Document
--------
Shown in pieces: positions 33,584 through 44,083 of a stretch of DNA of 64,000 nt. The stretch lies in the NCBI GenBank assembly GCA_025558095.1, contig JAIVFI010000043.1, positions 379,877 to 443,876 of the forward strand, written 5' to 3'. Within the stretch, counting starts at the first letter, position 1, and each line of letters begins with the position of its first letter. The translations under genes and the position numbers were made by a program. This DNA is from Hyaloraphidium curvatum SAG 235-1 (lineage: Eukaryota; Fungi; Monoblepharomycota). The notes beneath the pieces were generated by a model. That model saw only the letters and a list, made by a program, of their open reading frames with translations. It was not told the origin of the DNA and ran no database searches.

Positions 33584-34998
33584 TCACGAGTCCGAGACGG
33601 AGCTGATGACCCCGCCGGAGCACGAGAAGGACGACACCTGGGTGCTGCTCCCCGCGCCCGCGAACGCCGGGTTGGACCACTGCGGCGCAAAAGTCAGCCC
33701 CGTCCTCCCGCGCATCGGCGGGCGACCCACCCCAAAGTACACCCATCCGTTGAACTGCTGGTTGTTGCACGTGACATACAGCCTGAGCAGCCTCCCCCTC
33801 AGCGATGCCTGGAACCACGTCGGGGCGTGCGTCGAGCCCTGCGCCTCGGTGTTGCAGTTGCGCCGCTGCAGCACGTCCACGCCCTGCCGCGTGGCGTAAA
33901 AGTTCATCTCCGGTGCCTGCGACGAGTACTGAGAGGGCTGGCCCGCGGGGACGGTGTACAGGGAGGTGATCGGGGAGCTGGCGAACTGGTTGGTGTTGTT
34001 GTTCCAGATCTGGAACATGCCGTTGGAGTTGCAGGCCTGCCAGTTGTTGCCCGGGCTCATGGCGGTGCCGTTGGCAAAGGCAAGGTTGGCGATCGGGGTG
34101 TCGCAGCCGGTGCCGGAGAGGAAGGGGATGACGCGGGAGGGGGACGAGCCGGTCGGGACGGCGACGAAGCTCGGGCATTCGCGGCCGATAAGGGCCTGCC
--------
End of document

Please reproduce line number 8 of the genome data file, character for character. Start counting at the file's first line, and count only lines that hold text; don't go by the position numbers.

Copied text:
34001 GTTCCAGATCTGGAACATGCCGTTGGAGTTGCAGGCCTGCCAGTTGTTGCCCGGGCTCATGGCGGTGCCGTTGGCAAAGGCAAGGTTGGCGATCGGGGTG